Thanks, I Needed That. (And My Two-Cents on Machine Quilting.)

Maybe I should post every time I need encouragement about finishing a project. (Help, I'm avoiding scrubbing the toilets. etc.)

All of your encouragement got me in gear and the momentum took hold. I finished the single missing block, sewed the rows, pieced the back and quilted the entire quilt.

I almost always use off-white thread to quilt but didn't think it would work here. The choices were clearly brown and gray. Since I thought the brown fabrics were a little more dramatic and stark than I had expected, I went with the gray in the hopes of softening the overall look of the quilt.

I'm pleased with the results except that gray on brown can be very revealing of mistakes...

I got a lot of questions about my quilting technique after posting the Cripple Creek Quilt so I thought I'd answer them here.

Let me just say that I'm no expert and my quilting leaves much to be desired but I have come quite long way in the one year since I ventured out of the ditch. I'm sorry to tell you that the only way I really saw improvement was with practice. There isn't any magic trick that will take you to the next level. I did watch/read as many tutorials as I could. The two that I found the most useful were Amanda's and Elizabeth's. The most important thing I took away from Amanda's was seeing how often she stopped and re-situated her quilt and the most useful thing I learned from Elizabeth was that I could put my left hand *under* the quilt and grab it from there. (Hey, it's the little stuff that matters.)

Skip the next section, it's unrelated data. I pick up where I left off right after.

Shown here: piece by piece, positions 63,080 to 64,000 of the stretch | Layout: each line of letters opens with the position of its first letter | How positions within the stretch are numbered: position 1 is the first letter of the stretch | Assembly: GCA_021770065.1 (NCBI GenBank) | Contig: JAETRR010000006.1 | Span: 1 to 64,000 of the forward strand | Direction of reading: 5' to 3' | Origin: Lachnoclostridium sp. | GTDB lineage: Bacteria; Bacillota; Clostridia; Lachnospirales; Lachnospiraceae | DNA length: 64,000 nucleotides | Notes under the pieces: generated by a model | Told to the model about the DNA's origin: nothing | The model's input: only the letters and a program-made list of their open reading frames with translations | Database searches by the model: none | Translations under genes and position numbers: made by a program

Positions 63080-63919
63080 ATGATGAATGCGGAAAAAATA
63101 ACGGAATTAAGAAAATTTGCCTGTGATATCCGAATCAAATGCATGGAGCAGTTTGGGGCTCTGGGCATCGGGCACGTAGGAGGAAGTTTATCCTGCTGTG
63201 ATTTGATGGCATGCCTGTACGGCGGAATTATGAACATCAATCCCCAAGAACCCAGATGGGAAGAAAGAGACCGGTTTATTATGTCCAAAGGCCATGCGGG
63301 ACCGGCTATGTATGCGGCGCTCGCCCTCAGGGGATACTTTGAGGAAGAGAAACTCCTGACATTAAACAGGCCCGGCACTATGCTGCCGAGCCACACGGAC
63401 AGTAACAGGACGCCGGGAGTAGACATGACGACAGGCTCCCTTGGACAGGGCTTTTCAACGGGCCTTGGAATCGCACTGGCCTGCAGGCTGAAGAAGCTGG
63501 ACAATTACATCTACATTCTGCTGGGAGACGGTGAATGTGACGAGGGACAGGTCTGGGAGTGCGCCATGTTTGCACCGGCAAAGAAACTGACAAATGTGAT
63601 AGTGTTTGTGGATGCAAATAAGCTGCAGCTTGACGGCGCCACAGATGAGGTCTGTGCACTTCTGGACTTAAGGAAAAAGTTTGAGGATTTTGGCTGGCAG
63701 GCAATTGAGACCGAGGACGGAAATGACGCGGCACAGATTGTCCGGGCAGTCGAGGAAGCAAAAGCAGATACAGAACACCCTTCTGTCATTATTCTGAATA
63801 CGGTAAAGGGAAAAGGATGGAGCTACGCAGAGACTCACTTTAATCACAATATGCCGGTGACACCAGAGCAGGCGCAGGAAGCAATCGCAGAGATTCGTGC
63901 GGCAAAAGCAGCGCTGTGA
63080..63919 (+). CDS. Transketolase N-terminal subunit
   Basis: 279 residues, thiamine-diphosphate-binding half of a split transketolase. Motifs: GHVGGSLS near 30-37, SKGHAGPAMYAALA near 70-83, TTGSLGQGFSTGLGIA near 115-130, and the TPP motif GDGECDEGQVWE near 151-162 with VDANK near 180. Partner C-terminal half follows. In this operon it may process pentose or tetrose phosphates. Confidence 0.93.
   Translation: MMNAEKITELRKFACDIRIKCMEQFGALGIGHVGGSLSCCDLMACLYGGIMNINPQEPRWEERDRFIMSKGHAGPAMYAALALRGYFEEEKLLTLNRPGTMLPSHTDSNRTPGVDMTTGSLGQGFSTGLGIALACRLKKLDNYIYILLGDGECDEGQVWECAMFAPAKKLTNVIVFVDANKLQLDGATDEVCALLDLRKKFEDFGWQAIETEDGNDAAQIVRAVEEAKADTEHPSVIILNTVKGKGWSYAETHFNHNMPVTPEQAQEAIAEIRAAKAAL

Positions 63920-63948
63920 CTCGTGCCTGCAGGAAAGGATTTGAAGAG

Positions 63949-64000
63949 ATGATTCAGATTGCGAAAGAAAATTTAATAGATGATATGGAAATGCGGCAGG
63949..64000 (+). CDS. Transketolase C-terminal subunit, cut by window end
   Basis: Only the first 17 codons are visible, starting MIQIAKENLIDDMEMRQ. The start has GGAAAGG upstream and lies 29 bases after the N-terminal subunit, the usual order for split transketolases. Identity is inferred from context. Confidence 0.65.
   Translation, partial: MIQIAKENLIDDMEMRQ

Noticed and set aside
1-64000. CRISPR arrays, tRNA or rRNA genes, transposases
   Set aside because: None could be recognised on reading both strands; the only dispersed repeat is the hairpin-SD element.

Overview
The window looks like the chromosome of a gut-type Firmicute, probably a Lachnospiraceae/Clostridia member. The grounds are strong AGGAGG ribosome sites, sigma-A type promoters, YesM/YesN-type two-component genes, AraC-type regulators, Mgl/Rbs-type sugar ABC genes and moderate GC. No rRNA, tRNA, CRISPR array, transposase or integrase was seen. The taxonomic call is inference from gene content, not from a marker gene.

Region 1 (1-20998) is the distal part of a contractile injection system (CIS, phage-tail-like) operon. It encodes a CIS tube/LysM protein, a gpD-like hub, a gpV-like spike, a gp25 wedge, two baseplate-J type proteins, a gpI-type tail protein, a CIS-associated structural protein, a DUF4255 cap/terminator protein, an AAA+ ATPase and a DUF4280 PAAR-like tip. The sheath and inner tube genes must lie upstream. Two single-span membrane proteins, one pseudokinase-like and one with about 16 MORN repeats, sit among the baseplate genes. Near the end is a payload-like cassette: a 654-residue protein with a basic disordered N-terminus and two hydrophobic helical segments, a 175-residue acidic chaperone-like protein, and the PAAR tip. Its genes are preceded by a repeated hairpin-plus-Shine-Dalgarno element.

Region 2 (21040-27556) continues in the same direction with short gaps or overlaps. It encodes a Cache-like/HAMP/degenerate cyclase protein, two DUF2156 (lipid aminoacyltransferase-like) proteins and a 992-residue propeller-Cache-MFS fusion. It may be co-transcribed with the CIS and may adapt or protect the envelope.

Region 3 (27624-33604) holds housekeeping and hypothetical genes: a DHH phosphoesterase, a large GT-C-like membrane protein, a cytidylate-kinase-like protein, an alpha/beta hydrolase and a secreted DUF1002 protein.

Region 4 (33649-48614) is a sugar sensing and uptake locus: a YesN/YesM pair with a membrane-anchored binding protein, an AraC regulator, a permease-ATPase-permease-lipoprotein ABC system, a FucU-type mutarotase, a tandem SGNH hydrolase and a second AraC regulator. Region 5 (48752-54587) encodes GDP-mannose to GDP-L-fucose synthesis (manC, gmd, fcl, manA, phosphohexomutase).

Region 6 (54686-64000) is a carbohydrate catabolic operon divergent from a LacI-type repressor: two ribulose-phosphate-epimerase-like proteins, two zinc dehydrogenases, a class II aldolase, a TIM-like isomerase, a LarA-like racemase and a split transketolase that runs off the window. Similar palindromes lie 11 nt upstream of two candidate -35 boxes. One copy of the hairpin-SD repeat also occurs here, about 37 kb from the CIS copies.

I didn't have too much trouble getting my stitches pretty even after a few practice quilts but my 'designs' were awful. I found myself getting caught up in the speed and not planning out the design very well and never really knowing where to go next. I ended up with lumpy squishy blobs, not the graceful swirling lines I was looking for. The thing that helped most with this problem was sketching. I just doodled my ideas - yes, even plain old stippling - until it flowed naturally and moving the quilt was just muscle memory. Another thing I remind myself while I'm quilting is to slow down. Sometimes I'm going going and I make bad choices because the momentum has hold of me. I have to remind myself to stop, breathe, assess the area I'm in and start back up. I also hum.

As for the technical stuff: I always clean the machine before quilting a new project and I use a new needle. One time I forgot to put my feed dogs down and honestly I couldn't tell the difference so now I don't bother with them. Also, (I know there are opposing camps on this) I don't wash my fabric for the most part before I use it. The exception, of course, being recycled materials (clothes and the like) and then I wash everything. While I've found it to be true that when using cotton batting you'll get a nice crumbly quilted feeling even with washed cottons, I find it to be more pronounced with unwashed fabrics and therefore 'softens' my imperfect quilting.

I hope someone finds this helpful and if you have any tips you'd like to share I'd love to hear them.

quiltingAmy Drucker